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Bahrain car race presses on despite nearby demonstrations

Vitaly Petrov of Russia and Renault heads a train of cars during the Bahrain Formula One Grand Prix at the Bahrain International Circuit in Sakir, Bahrain.

David Brancaccio: Formula 1 is the most popular kind of car racing in the world, with half a billion TV viewers worldwide. In the Middle East, organizers of the big F-1 Grand Prix of Bahrain are trying to press ahead despite demonstrations against the Bahrain regime’s human rights record.

The BBC’s Simon Atkinson joins us from nearby Dubai. Morning, Simon.

Simon Atkinson: Good morning David.

Brancaccio: How tense is the situation on the ground given the level of protests we’ve seen?

Atkinson: Well the situation is pretty tense and it’s impacting directly on the sport of Formula 1 already. There was an incident Wednesday night I believe when some petrol bombs were thrown in clashes between police and protestors and one of those landed near the car containing members of one of the teams, a team called Force India.

And this has kind of really hit home that these incidences aren’t completely isolated from those taking part in the sport and in fact, two members of that team have decided to leave the country on the basis that they don’t feel safe. In fact, one of the drivers from that team, Nico Hulkenberg has said that, you know, we shouldn’t have been put into this position to be here. So the tension on the ground has followed through into the sport.

Brancaccio: And in fact, it’s affecting this giant business that is this Formula 1 racing.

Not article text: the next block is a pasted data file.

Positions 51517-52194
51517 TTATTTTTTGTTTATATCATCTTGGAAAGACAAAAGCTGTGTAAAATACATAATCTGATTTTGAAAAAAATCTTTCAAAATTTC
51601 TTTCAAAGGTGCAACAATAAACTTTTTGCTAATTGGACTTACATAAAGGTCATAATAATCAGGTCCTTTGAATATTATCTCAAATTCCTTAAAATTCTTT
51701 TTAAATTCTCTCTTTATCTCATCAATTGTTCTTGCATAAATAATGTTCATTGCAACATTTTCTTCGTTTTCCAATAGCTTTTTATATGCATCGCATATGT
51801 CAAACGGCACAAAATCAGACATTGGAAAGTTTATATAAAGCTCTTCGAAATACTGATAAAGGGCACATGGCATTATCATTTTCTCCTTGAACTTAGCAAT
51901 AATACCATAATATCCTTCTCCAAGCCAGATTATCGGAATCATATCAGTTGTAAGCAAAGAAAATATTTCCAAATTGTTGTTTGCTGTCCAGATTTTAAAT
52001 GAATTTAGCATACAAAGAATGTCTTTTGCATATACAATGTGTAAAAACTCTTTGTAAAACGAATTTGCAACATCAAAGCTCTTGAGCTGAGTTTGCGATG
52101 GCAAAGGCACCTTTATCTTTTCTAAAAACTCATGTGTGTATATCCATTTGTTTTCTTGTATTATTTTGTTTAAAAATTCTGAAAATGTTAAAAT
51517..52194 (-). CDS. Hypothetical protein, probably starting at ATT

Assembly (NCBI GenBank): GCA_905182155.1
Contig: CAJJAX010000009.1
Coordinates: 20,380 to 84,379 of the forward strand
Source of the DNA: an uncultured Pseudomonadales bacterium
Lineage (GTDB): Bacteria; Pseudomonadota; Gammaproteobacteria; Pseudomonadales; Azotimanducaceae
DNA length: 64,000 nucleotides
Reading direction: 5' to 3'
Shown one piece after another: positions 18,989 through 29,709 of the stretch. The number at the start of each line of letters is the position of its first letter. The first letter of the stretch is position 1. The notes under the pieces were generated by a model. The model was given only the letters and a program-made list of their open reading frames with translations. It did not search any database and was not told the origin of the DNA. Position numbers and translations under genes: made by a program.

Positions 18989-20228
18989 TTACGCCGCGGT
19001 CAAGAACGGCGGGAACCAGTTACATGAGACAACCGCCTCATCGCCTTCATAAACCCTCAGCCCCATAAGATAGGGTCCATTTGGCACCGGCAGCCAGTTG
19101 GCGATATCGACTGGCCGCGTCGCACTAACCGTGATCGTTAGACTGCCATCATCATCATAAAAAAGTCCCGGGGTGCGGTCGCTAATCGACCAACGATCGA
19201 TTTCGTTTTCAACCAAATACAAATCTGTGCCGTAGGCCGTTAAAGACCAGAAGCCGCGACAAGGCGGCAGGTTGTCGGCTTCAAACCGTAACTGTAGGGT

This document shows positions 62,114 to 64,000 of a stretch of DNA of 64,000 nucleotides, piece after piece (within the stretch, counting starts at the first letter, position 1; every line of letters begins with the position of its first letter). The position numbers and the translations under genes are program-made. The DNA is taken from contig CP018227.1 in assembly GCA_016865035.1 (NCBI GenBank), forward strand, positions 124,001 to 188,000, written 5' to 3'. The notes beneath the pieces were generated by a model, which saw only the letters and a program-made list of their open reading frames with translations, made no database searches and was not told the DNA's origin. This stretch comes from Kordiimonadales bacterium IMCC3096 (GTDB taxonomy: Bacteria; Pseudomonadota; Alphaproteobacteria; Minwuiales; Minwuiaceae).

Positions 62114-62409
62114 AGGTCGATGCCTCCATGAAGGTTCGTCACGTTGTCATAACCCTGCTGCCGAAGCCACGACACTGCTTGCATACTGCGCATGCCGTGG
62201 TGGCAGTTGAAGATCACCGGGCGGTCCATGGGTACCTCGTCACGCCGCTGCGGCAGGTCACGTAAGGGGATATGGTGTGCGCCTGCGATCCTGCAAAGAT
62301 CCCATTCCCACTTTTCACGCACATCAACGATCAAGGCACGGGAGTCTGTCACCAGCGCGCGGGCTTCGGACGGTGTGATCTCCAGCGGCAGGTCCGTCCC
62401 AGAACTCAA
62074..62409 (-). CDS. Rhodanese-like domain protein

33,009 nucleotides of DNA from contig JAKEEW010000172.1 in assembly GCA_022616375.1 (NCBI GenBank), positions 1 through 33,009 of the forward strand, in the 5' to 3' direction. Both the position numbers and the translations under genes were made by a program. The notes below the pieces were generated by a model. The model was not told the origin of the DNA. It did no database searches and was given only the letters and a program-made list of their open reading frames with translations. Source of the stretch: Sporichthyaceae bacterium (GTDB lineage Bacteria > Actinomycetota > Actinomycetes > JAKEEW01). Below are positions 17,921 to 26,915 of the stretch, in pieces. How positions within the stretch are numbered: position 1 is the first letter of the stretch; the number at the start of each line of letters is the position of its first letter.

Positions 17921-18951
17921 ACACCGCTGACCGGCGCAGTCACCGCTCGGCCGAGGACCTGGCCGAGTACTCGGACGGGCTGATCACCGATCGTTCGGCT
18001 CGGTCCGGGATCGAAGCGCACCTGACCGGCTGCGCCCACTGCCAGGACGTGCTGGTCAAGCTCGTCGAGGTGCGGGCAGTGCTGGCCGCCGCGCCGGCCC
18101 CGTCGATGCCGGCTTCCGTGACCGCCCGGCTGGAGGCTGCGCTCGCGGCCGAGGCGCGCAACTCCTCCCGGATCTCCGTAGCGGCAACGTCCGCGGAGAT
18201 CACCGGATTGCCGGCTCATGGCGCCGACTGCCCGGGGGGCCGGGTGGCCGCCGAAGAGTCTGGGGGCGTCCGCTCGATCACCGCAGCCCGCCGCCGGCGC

Atkinson: It is. I mean it’s affecting them on two levels really. It’s affecting them on a reputational level because Bahrain has really been brought into the spotlight because Formula 1 has decided to go ahead with the event and it’s brought attention onto things going on in the country and they say that is an endorsement of a government which the protestors say, is discriminatory, is not pushing through reforms and is still arresting and torturing opponents. And then there’s the economic side of things.

I mean, just last year alone, Bahrain’s economy lost about $500 million by the event not going ahead. Yeah for Bahrain, there’s a real financial impact. But then for the sport as a whole, there’ve been calls for sponsors to pull out because it’s seen as inappropriate for it to be in Bahrain. I guess time will tell in how things pan out on what the long term business impacts are.

Brancaccio: The BBC’s Simon Atkinson. Thank you so much. Atkinson: It’s a pleasure, thank you very much David.

About the author

David Brancaccio is the host of Marketplace Morning Report. Follow David on Twitter @DavidBrancaccio

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